The NRF provides leading-edge research infrastructure platforms that ensure that the national research enterprise has the requisite infrastructure to undertake globally competitive discovery science, train the next generation of researchers, support engagement with science by and with the public and promote innovation that positively impacts society, the environment, the economy.
The annual NRF Awards recognize and celebrate South African research excellence. The awards presented to researchers are in two categories, the ratings linked awards and special recognition awards.
The National Research Foundation (NRF) conducts its procurement of goods, services, and works in accordance with its Supply Chain Management Policy in a manner that is fair, equitable, transparent, competitive, and cost-effective
The National Research Foundation (NRF) is guided by its Supply Chain Management Policy in its procurement of goods and services. The Policy sets out the prescripts issued by National Treasury with the exact note referenced in the footnotes. The Supply Chain Management policy adheres to the National Treasury’s prescribed supply chain system framework.
The NRF’s Supply Chain Management Policy and the conduct of supply chain management at the NRF seeks to give effect to section 217 of the South African Constitution which requires that all procurement of goods and services must be done in a manner that is fair, equitable, transparent, competitive and cost-effective.
The National Research Foundation bid awards and contracts. Below is the latest award.
Women’s Month 2022 is celebrated under the theme of “Generation Equality: Realizing women’s rights for an equal future” and links to the achievement of the United Nation’s Sustainable Development Goal (SDG 5) of Gender Equality by 2030. The NRF is committed to supporting women to advance their careers and establish themselves as researchers and, to this end, has developed a range of funding instruments aimed at supporting emerging female researchers.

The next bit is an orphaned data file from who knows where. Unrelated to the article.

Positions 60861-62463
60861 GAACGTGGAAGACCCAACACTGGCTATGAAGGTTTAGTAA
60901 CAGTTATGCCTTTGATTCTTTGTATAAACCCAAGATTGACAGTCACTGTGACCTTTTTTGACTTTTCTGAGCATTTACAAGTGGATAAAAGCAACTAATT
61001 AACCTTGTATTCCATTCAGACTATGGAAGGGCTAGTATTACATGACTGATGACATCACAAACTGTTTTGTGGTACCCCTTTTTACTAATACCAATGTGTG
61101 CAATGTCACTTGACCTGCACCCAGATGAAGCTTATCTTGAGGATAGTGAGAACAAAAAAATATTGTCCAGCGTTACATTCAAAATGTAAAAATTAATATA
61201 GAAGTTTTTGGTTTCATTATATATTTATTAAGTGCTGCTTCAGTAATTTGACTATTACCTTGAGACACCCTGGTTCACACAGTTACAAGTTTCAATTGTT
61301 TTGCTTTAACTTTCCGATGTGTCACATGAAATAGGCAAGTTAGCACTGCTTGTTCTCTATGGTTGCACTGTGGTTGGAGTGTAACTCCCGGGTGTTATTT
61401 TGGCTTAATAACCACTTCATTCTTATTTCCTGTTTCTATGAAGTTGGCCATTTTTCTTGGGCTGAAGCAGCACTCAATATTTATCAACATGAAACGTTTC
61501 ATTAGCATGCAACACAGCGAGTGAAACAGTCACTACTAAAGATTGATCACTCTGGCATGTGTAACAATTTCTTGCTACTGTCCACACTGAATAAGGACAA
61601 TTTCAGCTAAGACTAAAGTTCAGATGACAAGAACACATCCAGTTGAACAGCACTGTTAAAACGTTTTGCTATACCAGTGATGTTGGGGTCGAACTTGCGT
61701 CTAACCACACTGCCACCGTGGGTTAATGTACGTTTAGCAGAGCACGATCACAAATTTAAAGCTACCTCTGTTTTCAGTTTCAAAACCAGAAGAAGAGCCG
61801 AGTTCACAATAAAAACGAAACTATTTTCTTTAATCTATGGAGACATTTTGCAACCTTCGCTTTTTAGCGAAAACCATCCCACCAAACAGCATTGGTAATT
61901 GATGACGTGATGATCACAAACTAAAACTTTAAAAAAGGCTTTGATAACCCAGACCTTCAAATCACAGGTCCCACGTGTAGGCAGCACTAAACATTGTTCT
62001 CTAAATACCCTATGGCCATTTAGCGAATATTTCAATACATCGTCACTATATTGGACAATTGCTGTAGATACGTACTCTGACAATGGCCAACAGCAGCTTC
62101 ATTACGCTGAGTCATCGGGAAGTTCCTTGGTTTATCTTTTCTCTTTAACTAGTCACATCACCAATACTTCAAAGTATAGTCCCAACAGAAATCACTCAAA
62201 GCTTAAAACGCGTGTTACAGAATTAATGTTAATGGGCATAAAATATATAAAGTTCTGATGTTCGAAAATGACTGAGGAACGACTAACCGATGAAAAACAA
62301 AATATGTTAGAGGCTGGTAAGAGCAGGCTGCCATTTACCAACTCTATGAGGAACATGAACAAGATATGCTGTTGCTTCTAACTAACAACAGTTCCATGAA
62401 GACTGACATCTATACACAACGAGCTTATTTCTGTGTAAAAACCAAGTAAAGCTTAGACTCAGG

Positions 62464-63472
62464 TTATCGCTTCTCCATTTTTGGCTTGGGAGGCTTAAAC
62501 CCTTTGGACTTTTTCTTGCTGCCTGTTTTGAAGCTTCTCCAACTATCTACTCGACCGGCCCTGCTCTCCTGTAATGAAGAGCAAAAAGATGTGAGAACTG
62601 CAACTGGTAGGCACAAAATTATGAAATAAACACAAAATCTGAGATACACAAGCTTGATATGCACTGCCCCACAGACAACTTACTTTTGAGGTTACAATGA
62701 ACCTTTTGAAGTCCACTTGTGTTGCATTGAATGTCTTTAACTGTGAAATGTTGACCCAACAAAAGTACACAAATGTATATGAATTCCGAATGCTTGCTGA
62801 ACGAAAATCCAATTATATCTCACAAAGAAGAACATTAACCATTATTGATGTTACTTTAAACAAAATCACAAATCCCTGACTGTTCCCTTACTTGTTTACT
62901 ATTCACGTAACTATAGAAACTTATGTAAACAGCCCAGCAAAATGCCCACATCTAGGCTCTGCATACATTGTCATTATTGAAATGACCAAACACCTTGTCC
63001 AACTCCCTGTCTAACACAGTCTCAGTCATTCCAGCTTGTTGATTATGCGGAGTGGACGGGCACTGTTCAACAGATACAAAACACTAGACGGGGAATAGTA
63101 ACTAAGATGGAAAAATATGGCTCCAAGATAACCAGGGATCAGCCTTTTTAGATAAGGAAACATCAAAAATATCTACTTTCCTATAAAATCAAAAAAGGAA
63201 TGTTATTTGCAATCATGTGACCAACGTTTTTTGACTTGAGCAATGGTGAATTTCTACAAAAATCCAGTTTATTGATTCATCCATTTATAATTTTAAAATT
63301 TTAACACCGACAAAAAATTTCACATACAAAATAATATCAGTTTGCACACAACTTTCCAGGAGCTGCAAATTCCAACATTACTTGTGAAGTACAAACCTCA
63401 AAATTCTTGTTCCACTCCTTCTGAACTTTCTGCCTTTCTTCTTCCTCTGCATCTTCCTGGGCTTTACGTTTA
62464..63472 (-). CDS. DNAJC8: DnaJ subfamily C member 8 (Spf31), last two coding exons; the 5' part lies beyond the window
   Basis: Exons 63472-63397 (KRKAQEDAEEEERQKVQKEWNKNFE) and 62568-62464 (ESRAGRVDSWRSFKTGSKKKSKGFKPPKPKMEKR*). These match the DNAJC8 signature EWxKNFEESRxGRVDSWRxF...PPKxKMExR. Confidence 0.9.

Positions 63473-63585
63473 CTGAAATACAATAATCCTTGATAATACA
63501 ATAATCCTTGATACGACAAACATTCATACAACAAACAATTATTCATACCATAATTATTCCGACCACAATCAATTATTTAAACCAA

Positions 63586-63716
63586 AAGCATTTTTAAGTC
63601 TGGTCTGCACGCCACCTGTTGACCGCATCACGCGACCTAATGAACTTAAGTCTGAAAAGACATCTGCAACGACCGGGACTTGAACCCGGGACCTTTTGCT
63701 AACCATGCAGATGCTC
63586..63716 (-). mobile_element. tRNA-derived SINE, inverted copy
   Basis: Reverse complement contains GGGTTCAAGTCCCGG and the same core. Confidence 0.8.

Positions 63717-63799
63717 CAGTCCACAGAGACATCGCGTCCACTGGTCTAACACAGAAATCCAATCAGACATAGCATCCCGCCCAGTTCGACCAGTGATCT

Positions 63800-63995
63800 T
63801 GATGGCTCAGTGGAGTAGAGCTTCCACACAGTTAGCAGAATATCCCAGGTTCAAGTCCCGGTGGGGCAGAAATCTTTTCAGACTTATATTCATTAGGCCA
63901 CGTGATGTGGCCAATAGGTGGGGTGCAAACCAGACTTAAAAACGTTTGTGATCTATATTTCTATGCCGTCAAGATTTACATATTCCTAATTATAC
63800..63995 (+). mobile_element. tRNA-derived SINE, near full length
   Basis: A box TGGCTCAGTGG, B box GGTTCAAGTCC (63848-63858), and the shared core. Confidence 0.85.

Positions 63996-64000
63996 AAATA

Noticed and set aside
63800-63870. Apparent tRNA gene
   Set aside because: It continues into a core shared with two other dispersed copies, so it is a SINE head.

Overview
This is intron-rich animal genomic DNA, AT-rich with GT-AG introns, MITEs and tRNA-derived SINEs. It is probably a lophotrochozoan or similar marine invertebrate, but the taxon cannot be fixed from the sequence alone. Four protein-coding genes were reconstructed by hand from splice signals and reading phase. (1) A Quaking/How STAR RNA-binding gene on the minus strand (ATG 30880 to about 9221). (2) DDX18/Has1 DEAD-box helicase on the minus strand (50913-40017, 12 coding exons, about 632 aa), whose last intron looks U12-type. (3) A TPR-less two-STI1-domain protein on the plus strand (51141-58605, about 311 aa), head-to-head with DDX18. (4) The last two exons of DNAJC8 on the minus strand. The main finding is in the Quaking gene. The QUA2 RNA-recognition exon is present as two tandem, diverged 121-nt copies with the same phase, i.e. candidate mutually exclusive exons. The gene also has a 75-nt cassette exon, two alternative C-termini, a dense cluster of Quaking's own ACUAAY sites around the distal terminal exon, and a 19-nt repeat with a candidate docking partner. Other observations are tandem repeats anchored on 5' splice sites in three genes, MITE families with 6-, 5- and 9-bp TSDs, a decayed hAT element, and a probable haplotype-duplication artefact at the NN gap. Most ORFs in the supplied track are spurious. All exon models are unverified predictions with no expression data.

Dr Mmatshuene Anna Segooa is a Lecturer and Informatics International Collaborations & Partnerships Projects Lead at the Tshwane University of Technology (TUT). She is supported by the NRF’s Black Academics Advancement Programme (BAAP)*.
What impact did NRF funding have on your career?
My relationship with the NRF began when I was in the second year of my Doctoral studies. TUT nominated me to apply for the BAAP PhD Track. I was awarded a sabbatical grant for 2019 to 2021 which in 2021 was converted to the BAAP Postdoctoral Track as I completed my PhD early.
The sabbatical grant released from teaching responsibilities for those years so that I could focus on my studies. This opportunity was transformative as it gave me international exposure as an emerging researcher. Part of the grant was allocated to local and international conferences and, therefore, during my PhD journey, I was able to participate in several doctoral consortiums in which my doctoral work was peer-reviewed by international scholars and attracted international attention. As a result, I was able to establish international connections, networks, and collaborative initiatives in the ICT Domain which I then introduced to the Department of Informatics where I am employed. Under the same initiative, my employer (TUT) gained a strategic partnership with Universidad Politecnica de Valencia (UPV), Spain. From this partnership, the faculty of ICT, and the Informatics Department joined the Erasmus Exchange Mobility Project 2020-2023 submitted by UPV which received six scholarships to carry out mobility for three postgraduate students and three staff members from the faculty of ICT.